Within Poposauroidea, Lotosaurus was placed as a relative of the Shuvosauridae, and therefore it is not included in the Ctenosauriscidae. Although shuvosaurids walked on two legs and lacked sails, their toothless beaks and presumed herbivorous habits resembled those of Lotosaurus. Ctenosauriscids were carnivores with many sharp teeth and high, theropod-like skulls, in contrast to Lotosaurus and shuvosaurids. Nevertheless, Lotosaurus is still considered a distant relative of ctenosauriscids, as that family is also placed within Poposauroidea.[1] Further studies confirmed these results.[2]

Etymology[edit]

Lotosaurus was first named by Fa-kui Zhang in 1975 and the type species is Lotosaurus adentus. Lotosaurus was originally placed in its own family, Lotosauridae, which named by Zhang in 1975. The specific name is derived from the Greek a and denta, meaning "toothless", in reference to its toothless beak.[5]

Paleoecology and taphonomy[edit]

The Lotosaurus site was once near the northern shore of the South China Craton, a subcontinent which drifted through Tethys ocean during the Middle Triassic. The South China Craton collided with the North China Craton and the rest of Laurasia at approximately the same time as some of the estimated ages of the site. As a result, it cannot be determined if Lotosaurus was endemic to the SCC while the subcontinent remained an island, or immigrated to the SCC from the NCC after the two merged. Considering that close relatives of Lotosaurus (the shuvosaurids) lived in other regions of Pangaea around that time, the latter hypothesis is currently believed to be more likely. The mineral and microfossil composition of the site suggests that it was a subtropical environment, with pronounced wet and dry seasons. The bonebed in particular would have been part of a floodplain or stream according to ripple marks within the rocks.

The large number of individuals within a small area indicate that all of the animals died at around the same time. However, their bones are well preserved and minimally scattered, indicating that the cause of death was not a catastrophic event such as a flood or mudslide. It has been suggested that the group due to thirst or sickness during the dry season, perhaps while gathered around an evaporating or contaminated watering hole. Their rotting carcasses would have soon afterwards been covered in water and sediment upon the arrival of the wet season, which would explain the apparent but slight scattering of bones.[3]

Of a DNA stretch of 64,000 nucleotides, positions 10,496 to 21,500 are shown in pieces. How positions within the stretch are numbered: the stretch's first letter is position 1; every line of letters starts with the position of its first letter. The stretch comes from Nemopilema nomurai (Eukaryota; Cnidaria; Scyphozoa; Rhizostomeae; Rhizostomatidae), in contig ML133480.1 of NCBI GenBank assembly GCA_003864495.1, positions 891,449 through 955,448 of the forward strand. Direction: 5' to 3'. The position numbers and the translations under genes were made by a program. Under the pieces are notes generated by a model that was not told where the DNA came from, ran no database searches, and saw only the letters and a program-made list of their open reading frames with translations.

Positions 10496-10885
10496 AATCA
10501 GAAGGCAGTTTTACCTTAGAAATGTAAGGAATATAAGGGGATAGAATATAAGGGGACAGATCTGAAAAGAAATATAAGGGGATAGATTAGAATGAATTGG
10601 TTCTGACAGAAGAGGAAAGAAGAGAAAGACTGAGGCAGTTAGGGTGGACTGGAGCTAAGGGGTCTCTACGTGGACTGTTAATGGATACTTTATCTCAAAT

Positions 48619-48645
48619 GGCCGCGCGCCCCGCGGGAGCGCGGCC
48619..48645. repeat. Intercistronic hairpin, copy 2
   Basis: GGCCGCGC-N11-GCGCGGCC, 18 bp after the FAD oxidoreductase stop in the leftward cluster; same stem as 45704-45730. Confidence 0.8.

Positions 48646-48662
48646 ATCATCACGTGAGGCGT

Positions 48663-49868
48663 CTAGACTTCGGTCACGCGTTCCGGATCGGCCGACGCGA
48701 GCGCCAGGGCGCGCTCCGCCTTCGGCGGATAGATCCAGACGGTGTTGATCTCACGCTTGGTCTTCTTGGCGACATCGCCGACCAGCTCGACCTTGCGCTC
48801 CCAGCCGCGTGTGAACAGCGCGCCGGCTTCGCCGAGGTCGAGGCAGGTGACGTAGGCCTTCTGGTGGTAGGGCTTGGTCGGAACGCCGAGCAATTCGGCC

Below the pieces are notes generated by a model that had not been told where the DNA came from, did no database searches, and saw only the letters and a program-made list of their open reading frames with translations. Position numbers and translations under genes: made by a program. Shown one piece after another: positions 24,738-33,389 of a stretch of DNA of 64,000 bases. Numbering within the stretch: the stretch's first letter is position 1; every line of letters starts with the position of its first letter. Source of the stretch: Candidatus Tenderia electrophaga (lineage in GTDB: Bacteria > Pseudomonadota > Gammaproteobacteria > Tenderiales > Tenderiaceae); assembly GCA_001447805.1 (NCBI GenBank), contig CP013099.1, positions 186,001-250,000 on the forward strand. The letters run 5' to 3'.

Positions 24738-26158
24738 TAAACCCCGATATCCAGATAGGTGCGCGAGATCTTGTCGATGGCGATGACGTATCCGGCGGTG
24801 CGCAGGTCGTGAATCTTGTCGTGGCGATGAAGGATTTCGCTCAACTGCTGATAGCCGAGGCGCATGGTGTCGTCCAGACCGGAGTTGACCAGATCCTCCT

References[edit]

  1. ^ a b c Sterling J. Nesbitt (2011). "The Early Evolution of Archosaurs: Relationships and the Origin of Major Clades" (PDF). Bulletin of the American Museum of Natural History. 352: 1–292. doi:10.1206/352.1.
  2. ^ a b Richard J. Butler; Stephen L. Brusatte; Mike Reich; Sterling J. Nesbitt; Rainer R. Schoch; Jahn J. Hornung (2011). "The sail-backed reptile Ctenosauriscus from the latest Early Triassic of Germany and the timing and biogeography of the early archosaur radiation". PLoS ONE. 6 (10): e25693. doi:10.1371/journal.pone.0025693. PMC 3194824. PMID 22022431.
  3. ^ a b c Hagen, Cedric J.; Roberts, Eric M.; Sullivan, Corwin; Liu, Jun; Wang, Yanyin; Agyemang, Prince C. Owusu; Xu, Xing (2018-03-01). "Taphonomy, geological age, and paleobiogeography of lotosaurus adentus (archosauria: poposauroidea) from the middle-upper triassic badong formation, hunan, china". Palaios. 33 (3): 106–124. doi:10.2110/palo.2017.084. ISSN 0883-1351.
  4. ^ Benson, R.B.J. & Brussatte, S. (2012). Prehistoric Life. Dorling Kindersley. p. 216. ISBN 978-0-7566-9910-9.
  5. ^ a b Fa-kui Zhang (1975). "A new thecodont Lotosaurus, from Middle Triassic of Hunan". Vertebrata PalAsiatica. 13 (3): 144–147.
  6. ^ Sterling J. Nesbitt (2007). "The anatomy of Effigia okeeffeae (Archosauria, Suchia), theropod-like convergence, and the distribution of related taxa" (PDF). Bulletin of the American Museum of Natural History. 302: 84 pp. doi:10.1206/0003-0090(2007)302[1:TAOEOA]2.0.CO;2.